have a come-to-jesus talk with yourself
I’ve written a lot of posts about self-awareness lately. Every blog with advice on blogging says you have to have a focus when blogging. I’m going to be honest with myself – when I started blogging, I thought I would be writing about design, user interaction, and the developing world. And I’ve done that only halfheartedly. But the reason I write is to create conversations with people. And the conversations in my head lately are about self-awareness.
(image courtesy of… )
Blogging is about honesty. Design is about honesty.
I write about how people interact with objects, situations, each other, and themselves. Being able to view those interactions objectively – watching the gap between the encounter and the action of its response – is what makes a great designer great. Those honest truths that you uncover will lead you to great designs. The hardest interactions to understand, though, are the ones that you have with yourself.
It’s hard to be honest. It’s hardest to be honest with yourself.
We see this all the time in product design. Donald Norman says that people only buy things for two reasons. Either something is useful, or it is beautiful. In marketing land, what sells a product is features. But people don’t want features. They want usability and beauty. They just don’t want to admit to themselves that usability and beauty are not found in the latest and greatest features. People are notorious for not being able to do that. Henry Ford once said, “If I had asked my customers what they wanted, I would have ended up with a faster horse.” Designers have to ask the right questions and be honest about the answers they get to be able to come up with something remarkable.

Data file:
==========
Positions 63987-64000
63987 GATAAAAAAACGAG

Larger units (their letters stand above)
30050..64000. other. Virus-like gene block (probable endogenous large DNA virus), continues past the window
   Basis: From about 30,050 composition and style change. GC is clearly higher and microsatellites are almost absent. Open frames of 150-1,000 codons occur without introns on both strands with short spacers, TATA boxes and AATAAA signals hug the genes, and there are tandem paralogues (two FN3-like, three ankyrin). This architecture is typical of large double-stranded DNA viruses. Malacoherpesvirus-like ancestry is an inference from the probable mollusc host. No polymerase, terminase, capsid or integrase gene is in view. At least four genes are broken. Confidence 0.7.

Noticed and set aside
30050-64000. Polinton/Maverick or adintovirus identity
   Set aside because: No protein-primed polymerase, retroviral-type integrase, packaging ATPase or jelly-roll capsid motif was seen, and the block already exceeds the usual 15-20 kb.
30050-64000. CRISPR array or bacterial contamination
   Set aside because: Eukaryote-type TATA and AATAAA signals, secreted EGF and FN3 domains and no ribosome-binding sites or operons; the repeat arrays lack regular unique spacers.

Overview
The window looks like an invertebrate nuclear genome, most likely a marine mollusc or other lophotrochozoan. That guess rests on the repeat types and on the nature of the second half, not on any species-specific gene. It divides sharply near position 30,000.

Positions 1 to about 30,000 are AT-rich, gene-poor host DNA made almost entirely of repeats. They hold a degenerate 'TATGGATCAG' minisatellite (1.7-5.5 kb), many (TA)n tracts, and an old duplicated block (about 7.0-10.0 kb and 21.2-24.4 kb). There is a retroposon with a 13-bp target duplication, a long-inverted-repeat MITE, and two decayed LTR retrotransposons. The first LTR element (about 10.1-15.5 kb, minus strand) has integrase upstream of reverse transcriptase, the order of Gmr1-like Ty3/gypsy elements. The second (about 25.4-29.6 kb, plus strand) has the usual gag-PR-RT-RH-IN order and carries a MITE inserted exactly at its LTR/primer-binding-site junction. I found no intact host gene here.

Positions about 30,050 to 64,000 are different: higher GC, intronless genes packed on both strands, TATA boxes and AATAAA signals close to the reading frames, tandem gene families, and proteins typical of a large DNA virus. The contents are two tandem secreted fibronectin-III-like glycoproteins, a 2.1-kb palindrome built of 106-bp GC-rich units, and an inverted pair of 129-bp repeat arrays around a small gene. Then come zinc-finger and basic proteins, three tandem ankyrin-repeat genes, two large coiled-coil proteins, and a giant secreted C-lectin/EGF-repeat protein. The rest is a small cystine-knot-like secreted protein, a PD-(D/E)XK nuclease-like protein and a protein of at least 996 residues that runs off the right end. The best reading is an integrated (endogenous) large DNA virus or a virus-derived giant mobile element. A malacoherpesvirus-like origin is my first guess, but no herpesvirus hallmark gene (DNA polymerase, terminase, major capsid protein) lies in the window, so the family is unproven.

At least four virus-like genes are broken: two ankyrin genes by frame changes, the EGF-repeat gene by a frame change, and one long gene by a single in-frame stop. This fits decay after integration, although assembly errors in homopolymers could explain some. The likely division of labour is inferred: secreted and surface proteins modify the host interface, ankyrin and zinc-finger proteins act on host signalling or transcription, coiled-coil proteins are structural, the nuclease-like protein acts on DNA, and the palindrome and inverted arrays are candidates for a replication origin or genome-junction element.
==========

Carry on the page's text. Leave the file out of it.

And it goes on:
Right now, I don’t know what’s useful in my life, or what’s beautiful. In some ways, I’m at a personal and professional crossroads. It’s a good place to be, for the opportunities that it provides, but it’s a scary, uncomfortable, and brutally honest place to be, too. But that’s ok. I’m not sure what’s ahead of me, but I’m sure that it will be both beautiful and useful in my life. To get there, I’m going to have to ask the right questions, and I’ll have to be prepared for the answers.
We’re all like that. We see beauty. We value usefulness. And yet we want the features – we want the 13 extra buttons that we’ll never use when we would have just been happy with the volume and channel controls. So ask yourself if the things you have are things that you find beautiful or useful. And if they’re not, ask yourself what they’re doing in your life. Do this with your things, your interactions, your circumstances. And do this with yourself and your personality.
Be honest with the answers you get.